Ahlam Alterawi from the General Trade Union of Workers in Textile and Clothing Industries in Jordan says unions have been trying to integrate Syrian refugees into the workforce.

Interview: How Jordan’s unions are helping Syrian refugees


Jordan is a safe haven for more than 600,000 Syrian refugees, of whom 80 per cent are living in the country’s cities. 

However, this month the World Food Programme was forced to stop food aid to almost 230,000 Syrian refugees living in Jordan as it can no longer afford to feed them. Another 200,000 refugees in the country have had their aid cut in half. This has left some Syrian families living on less than 50 cents a day.  

Speaking at IndustriALL Global Union’s Women World Conference in Vienna last week, Ahlam Alterawi from the General Trade Union of Workers in Textile Garment and Clothing Industries (JTGCU) explained what unions have been doing to integrate refugees into the workforce…  

How have trade unions in Jordan been assisting Syrian refugees?

When Syrian refugees started arriving in Jordan four years ago, we helped to provide practical relief such as food and blankets. But they couldn’t find work without paying for a permit and residency, which was a cost they couldn’t afford. So they came to us for help. At the same time, some businesses asked us for support so that they could use the skilled Syrian labour rather than migrant workers from countries such as Bangladesh.

At the end of 2013, our union and other unions went together with the Jordanian business association to the Ministry of Labour to ask if skilled Syrians could join the labour market. The Labour Ministry agreed and also reduced the cost of a work permit for Syrian refugees by 50 per cent.

How else has Jordan been indirectly affected by violence in the region?

As well as the large number of Syrian refugees in the country, more and more Iraqis are also coming to Jordan. This has been a problem for our country. We have had to decrease our use of water, oil and electricity. We have to import more food, more energy for electricity, and more oil to cover all that is needed for all these people that are in Jordan. Our population used to be around six  million. Now we are nearer nine or ten million. For this reason, they have started building refugee camps in the desert and all the empty places on the border with Saudi Arabia.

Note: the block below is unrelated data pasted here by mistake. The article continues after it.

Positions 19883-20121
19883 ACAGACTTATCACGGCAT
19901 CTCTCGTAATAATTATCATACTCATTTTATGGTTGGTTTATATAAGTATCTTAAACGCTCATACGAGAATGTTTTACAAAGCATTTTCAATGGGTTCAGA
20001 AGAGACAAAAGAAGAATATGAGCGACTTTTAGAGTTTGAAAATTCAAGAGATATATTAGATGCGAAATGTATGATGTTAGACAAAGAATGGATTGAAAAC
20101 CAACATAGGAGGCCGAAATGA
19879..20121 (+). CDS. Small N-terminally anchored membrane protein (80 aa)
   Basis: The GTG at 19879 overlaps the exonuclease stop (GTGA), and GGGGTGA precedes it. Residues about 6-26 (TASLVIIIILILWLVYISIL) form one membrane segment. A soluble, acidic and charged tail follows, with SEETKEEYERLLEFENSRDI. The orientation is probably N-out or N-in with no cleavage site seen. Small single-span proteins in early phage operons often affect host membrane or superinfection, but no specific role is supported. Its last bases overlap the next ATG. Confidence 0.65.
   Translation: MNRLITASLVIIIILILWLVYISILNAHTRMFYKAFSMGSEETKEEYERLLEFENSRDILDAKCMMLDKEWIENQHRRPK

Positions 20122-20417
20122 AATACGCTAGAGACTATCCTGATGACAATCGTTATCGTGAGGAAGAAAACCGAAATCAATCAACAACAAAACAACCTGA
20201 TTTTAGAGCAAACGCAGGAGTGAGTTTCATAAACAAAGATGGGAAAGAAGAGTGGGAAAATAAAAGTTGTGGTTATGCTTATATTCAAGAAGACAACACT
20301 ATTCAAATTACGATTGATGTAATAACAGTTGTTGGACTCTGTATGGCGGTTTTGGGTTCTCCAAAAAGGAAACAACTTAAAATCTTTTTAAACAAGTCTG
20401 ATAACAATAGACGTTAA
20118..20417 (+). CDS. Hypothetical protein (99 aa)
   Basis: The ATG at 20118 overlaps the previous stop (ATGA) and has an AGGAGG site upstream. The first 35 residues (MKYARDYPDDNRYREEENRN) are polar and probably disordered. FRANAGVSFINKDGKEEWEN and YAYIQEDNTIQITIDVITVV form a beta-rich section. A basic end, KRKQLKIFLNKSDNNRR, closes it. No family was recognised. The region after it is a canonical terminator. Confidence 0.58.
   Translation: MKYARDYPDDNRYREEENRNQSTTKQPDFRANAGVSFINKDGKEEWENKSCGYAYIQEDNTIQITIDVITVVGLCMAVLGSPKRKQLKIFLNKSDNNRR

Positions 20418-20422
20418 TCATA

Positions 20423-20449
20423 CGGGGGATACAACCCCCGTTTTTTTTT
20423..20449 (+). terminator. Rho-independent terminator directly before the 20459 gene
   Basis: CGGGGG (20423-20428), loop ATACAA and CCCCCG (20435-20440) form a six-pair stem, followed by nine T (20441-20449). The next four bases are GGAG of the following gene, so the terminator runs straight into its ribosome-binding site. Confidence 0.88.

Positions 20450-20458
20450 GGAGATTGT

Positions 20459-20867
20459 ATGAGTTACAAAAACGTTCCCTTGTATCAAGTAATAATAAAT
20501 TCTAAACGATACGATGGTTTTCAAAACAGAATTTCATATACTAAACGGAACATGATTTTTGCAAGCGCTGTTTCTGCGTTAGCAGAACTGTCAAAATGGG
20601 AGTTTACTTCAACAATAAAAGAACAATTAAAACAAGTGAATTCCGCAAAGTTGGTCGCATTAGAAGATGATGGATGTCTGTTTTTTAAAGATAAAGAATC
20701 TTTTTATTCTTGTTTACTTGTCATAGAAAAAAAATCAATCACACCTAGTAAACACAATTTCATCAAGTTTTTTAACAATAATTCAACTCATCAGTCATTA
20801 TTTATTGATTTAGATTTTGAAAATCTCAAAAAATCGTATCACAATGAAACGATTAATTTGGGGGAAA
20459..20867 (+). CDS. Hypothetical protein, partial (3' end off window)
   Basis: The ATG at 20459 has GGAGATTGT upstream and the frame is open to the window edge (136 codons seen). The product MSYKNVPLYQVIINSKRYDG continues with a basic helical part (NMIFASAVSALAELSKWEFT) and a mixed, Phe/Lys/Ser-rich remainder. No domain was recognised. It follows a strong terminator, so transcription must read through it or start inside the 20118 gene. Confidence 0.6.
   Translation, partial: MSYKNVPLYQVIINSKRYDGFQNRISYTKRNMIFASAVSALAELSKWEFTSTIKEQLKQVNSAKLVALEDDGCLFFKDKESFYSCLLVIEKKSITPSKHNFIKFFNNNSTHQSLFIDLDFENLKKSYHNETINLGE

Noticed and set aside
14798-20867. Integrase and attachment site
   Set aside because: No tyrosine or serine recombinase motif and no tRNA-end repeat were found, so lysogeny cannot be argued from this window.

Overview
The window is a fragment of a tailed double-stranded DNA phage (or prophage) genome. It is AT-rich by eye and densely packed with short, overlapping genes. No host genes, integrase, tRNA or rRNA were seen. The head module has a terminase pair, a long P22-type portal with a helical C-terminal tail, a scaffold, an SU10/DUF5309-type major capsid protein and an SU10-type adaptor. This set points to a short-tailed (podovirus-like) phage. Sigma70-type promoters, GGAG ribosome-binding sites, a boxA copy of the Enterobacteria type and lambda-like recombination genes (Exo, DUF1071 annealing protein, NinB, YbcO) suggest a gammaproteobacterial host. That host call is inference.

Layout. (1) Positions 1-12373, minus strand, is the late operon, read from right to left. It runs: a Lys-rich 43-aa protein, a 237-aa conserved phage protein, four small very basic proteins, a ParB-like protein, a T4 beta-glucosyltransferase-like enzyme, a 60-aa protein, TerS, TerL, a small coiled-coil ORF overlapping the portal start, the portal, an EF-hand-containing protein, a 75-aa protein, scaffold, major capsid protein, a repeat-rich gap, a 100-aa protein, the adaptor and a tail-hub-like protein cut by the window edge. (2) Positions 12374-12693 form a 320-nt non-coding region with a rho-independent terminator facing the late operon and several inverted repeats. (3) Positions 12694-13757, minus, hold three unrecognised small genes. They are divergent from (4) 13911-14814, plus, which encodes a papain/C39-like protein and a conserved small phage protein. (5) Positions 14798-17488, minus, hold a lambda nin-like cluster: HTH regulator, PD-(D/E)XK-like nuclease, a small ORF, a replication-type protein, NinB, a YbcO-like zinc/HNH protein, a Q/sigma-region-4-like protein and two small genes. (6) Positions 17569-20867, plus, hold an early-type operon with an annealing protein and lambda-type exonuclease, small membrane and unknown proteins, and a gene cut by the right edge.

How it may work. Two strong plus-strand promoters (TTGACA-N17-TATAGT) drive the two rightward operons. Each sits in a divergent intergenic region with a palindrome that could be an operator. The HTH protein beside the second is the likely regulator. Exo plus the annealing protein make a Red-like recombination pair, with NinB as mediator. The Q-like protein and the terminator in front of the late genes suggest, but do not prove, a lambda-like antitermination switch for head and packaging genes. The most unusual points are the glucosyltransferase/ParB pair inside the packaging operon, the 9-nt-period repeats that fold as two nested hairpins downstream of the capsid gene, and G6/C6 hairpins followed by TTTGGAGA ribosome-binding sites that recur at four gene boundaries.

How have refugees affected the labour market in Jordan?

We still have thousands of Syrians who cannot join the labour market. However, there are large numbers of Syrian refugees living in Jordan’s cities. Many are young and skilled in sectors such as food services, textile and garment, and the construction industry. For this reason employers and owners of some companies prefer to take on Syrians because they are more skilled than the young Jordanians. Also, the refugees are prepared to accept lower wages, which are supplemented by support from the UN. Local Jordanians can’t afford to accept such low salaries.

What is being done to help local Jordanian workers?

Now international organizations are putting together a programme to include Syrian refugees in the workplace without it having an adverse affect on local women and young people in the labour market. By training the Jordanians, giving them skills to work, side-by-side, with Syrian workers so that Jordanians don’t lose their jobs, especially educated people. We have a high percentage of well-educated women and young people with university degrees and good qualifications.

You also have over a million migrant workers in Jordan, of which only a quarter are officially documented...

There are many migrant workers in Jordan, especially in the textile sector. They make up 75 per cent of textile workers and come mainly from Bangladesh, India, Sri Lanka Myanmar, China, Nepal and Madagascar. There are around eight nationalities working in the sector.

The migrant workers are popular with employers because they earn lower wages, work longer hours, don’t get pregnant and take their annual leave at the end of their contract. Local women have more family responsibilities; she uses her annual leave and sick leave and maternity leave. So businesses prefer migrant workers. But we are trying to replace these migrant workers with Syrian refugees because they are already in Jordan. Employers don’t need to spend money on flights bringing them to the country.

What is the average wage for a textile worker in Jordan?

The wage for textile workers is around 110 Jordanian dollars (US$ 155). However, the average Jordanian wage is 350 to 420 JD. (US$ 490 to US$ 590). Which means most local people are not interested in working in our sector.

What are you doing to try and increase wages in the textile sector in Jordan? 

We signed a sectoral agreement in 2013 to increase salaries for all workers – migrants and Jordanians – by 5 JD (US$ 7) per year. This is expired in May 2015 but we now have an extension to 2017 when the minimum wage will be 120 JD per month by the end of 2017 (US$170).